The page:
Smartphones are so small and portable that it is easy to forget that you have a powerful computer in your pocket or purse. However, they are increasingly becoming the target of theft, ransomware, viruses, and other types of malware. As a result, you need to take steps to protect your device as well as the data on it.
Here are seven measures you can take to secure your smartphone:
Locking your smartphone when it is not in use protects your data if your device is lost or stolen. How you lock your smartphone will depend on the type of device you have. Most smartphones use passcodes, but some devices provide alternate methods such as fingerprint scans and facial recognition.
If you use a passcode to lock your smartphone, make sure it is at least six digits long. Four-digit passcodes are easily cracked.
Jailbreaking refers to bypassing the restrictions the smartphone vendor puts on the device’s operating system. This practice is also referred to as rooting. Some people jailbreak their smartphones to gain full control of them. For example, jailbreaking allows individuals to install apps and make tweaks that are not authorized by the vendors.
Although gaining full control might sound appealing, it is best to leave your smartphone alone. Jailbreaking will remove the security protections built into your smartphone’s operating system, leaving the device more vulnerable to cyberattacks. Plus, it will likely void any warranty that the vendor provides. In a few high-end Android smartphones, jailbreaking even triggers the automatic erasure of all the data stored on them.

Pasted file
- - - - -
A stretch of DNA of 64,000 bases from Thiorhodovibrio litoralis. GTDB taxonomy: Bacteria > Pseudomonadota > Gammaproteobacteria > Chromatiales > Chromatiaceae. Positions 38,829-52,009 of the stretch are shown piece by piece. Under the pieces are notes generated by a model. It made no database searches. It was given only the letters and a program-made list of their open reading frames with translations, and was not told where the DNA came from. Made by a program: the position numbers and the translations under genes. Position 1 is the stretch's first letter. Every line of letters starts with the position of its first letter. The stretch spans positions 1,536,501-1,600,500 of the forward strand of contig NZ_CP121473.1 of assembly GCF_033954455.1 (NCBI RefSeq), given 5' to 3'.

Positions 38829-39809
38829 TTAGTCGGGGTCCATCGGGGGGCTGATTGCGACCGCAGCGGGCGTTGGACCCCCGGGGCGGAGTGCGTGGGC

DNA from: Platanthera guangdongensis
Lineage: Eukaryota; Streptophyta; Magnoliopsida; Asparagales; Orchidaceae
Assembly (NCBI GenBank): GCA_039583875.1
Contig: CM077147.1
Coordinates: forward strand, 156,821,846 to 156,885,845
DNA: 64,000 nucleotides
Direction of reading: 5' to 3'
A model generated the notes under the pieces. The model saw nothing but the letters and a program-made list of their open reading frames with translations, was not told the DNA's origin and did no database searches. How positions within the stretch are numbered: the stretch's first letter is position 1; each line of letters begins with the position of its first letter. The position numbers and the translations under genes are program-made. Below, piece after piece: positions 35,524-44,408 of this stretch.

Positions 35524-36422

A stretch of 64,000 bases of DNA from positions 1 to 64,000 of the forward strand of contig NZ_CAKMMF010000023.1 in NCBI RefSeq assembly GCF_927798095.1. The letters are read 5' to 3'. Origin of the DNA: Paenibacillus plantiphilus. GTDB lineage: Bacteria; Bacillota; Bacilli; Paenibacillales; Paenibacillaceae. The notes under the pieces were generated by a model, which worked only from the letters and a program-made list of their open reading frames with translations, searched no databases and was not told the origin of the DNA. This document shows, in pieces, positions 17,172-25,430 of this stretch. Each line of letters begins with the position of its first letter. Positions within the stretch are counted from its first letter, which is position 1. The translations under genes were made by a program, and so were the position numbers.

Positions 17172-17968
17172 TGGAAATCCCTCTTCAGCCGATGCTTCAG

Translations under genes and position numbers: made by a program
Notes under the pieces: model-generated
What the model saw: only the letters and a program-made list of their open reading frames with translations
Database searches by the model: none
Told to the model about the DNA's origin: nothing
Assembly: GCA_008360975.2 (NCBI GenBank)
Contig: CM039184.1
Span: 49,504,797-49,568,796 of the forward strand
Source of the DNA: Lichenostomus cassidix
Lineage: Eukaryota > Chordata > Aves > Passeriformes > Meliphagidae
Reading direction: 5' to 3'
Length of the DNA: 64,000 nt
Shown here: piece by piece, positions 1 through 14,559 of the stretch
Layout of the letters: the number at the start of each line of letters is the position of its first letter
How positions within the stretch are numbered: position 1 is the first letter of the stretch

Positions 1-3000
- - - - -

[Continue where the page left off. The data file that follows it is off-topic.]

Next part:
People love free apps. Cybercriminals know this, so they fill third-party app stores with complimentary programs that contain malware. For this reason, you should only download apps from trusted sources. Sadly, though, even that is no guarantee that the programs are safe to use. Sometimes malicious apps are found in reputable sources. For example, in August 2016, Check Point researchers discovered that 40 apps in the Google Play store contained a new malware strain dubbed DressCode. They found another 400 programs embedded with DressCode in third-party app stores.
Because reputable sources sometimes include malicious apps, you should research a program before downloading it. Plus, when you install an app, you need to review its permissions and privacy settings rather than blindly accepting them. Some legitimate apps access data or perform functions not related to their purpose. For instance, a program might want to track your location, even though it does not need that data to work properly.
You should install operating system, app, and firmware updates as soon as they are available to help protect your smartphone from cyberattacks that exploit known security vulnerabilities. The easiest way to ensure that updates get installed promptly is to enable automatic updates when that feature is available.
Your smartphone’s Bluetooth connection can be hacked any time it is turned on, even when it is not in use. Besides posing a security risk, keeping it enabled drains your battery. So, consider disabling the Bluetooth connection when you are not using it.
Smartphones often include built-in security features to protect your device if it is lost or stolen. For example, they often have a feature that helps you locate your phone if you misplace it and one that lets you remotely erase your data if your device is stolen. It is wise to take advantage of these features should the need arise.
You need to regularly back up and securely store the data (e.g., contacts, photos) on your smartphone. That way, you will not lose your data if your phone becomes infected with ransomware, gets lost, or gets stolen.
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